Three Poems by Strummer Hoffston

by: Strummer Hoffston

Strummer Hoffston practices a poetics of incision, of digging in. Whether she’s writing about our confused connections to the natural world, death and loss, or a brain kept mysteriously in a garage, these poems sharpen our focus as we seek the center, that “something protected” that houses “the wish that living/ as we know it/ wouldn’t end.”

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IN THE ARBOR

There’s no light in the arbor.
Massed thicket furls in shadow,
party of plants, drinking plants
imbibe in spare contrast.
The eye dims. We can’t see the house
and mistake grass for a sea
infinite in shade and reach
whose depth and pressure buckle the rim,
disrupt a flat town far east
waking on uneven land.
Someone there loves when wind
hits the field, doesn’t mind
getting dug up, going underground
where he’ll raise spirits,
lead a hymn. And if he’s alone
he imagines the sound of water
filling a bowl, Armenian plums
torn from the branch,
washed and eaten.

 

ON SEPARATION

When I move the brain
from its Styrofoam cooler
to the sheet of wax paper
I’ve laid out in the garage
I open it in one slice
down the center.
Days pass and I hardly move
from the chair I’ve set up
facing the open brain.

You come to the door, neglected,
wanting sex and compassion,
and ask, “How much longer
are you going to sit there like that?”
“Close the door,” I say.
“Every time you come in here
you let the good air out.”

You shut the door
and return to your study.
You sit down at your desk
and pull a magazine from the stack.
You wonder what makes me think
I’m teachable all of a sudden,
able to worship, unraveling
the snail-colored coil
of some poor soul’s cerebrum
looking for a pearl, an egg,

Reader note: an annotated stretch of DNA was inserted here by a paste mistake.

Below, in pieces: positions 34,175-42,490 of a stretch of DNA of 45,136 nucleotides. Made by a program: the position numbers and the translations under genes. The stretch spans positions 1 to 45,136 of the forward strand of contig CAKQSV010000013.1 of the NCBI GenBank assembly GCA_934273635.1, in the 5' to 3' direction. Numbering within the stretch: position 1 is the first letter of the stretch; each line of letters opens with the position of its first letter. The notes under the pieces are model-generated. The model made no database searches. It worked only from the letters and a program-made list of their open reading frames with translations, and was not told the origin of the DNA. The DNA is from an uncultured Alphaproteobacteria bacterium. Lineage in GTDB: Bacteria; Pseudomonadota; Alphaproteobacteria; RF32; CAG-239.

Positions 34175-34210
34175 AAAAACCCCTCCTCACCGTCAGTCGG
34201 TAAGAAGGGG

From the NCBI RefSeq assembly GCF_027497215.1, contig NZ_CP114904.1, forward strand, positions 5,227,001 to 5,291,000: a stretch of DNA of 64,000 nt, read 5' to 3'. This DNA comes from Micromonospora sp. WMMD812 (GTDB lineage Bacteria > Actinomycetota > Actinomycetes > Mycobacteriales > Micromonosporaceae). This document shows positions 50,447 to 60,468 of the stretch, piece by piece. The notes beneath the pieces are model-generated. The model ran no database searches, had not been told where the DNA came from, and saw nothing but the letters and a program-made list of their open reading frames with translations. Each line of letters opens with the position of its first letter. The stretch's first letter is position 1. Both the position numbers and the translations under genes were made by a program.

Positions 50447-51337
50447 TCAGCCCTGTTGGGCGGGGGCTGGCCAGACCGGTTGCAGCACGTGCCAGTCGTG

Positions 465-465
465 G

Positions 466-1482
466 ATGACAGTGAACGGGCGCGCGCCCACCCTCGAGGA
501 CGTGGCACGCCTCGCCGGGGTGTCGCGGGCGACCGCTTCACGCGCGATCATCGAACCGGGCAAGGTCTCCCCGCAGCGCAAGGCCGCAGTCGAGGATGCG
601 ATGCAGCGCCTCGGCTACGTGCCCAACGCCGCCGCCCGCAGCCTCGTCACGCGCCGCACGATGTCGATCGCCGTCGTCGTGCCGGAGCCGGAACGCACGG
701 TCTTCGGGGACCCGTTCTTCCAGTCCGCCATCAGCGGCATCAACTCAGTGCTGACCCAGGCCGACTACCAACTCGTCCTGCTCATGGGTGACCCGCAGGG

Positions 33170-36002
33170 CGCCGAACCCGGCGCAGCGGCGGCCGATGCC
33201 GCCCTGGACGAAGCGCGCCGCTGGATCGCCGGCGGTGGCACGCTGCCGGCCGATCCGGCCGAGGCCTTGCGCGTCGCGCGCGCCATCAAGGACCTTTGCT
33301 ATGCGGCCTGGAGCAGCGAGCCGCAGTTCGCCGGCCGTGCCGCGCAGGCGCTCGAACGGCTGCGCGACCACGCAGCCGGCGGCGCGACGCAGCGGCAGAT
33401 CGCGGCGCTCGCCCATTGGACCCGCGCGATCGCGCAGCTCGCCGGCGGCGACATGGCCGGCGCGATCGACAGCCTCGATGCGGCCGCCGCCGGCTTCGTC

something protected.

 

WOULDN’T END

I.
when the Mets make
the playoffs
for the first time
in nine years
I think of you
and then
when they play
the Cubs
in game one
of the league series
we share an experience
though we’re
a thousand
miles apart
estranged but for
an occasional note
when a dog
we shared dies
both of us
watch the Mets
desperate that they
eke out a win
and they do
then we share
joy and relief
that’s short lived
there are seven games
in the series
and it’s far
from over
on our first date
we saw a film
you put your hand
on my knee
I wanted you
to do that
somehow you knew
what I wanted
and you wanted
the same thing
are you
as I envision
hair long
slightly grey
the woman
who loves you
satisfied
and the love
she returns
accepted
though she
doesn’t know
she can’t
have you fully
will always
be without
the small
inextinguishable whit
lit for me
that moves
as if an antenna
each time
I think of
our love
for one another
and you
with a sigh
are just as astounded

II.
death doesn’t happen
all at once
the dog goes a little blind
then a little deaf
a tumor grows for months
before it’s felt
in the rolls
of his neck
when he returns
to my arms
when called
from across the street
with his senses softened
he loses me outside
on a walk
in the middle
of the night
beyond the ring of lamplight
I see him lost
tail down
head jerking
I call out,”NEWMAN!”
clap my hands
and whistle
he locates me
and though he relaxes some
he runs up
an extra flight of stairs
past the workmen’s ladders
buckets of paint
and rolled up carpet
he whimpers in the dark
before the door
to the roof
I pick him up
and carry him down
to the third floor
where have I seen
this loss of composure before
on a hunt for a thing
not there
the night a woman
screaming on the street
awoke me
it was as if she was living
the dream
she interrupted
in me
the rain soaked her
and the man
walking away
to whom she screamed
“WAIT! COME BACK!”
from my window
I saw her
drop to her knees
on the corner
and weep
with the sting of ruin
the wish that living
as we know it
wouldn’t end

 

Strummer Hoffston is a graduate of NYU’s Gallatin School of Individualized Study. She is a MFA candidate at the Iowa Writers’ Workshop and a recipient of a Writers’ Workshop Provost’s Fellowship. Her work has appeared in frankmatter and Salt Hill.

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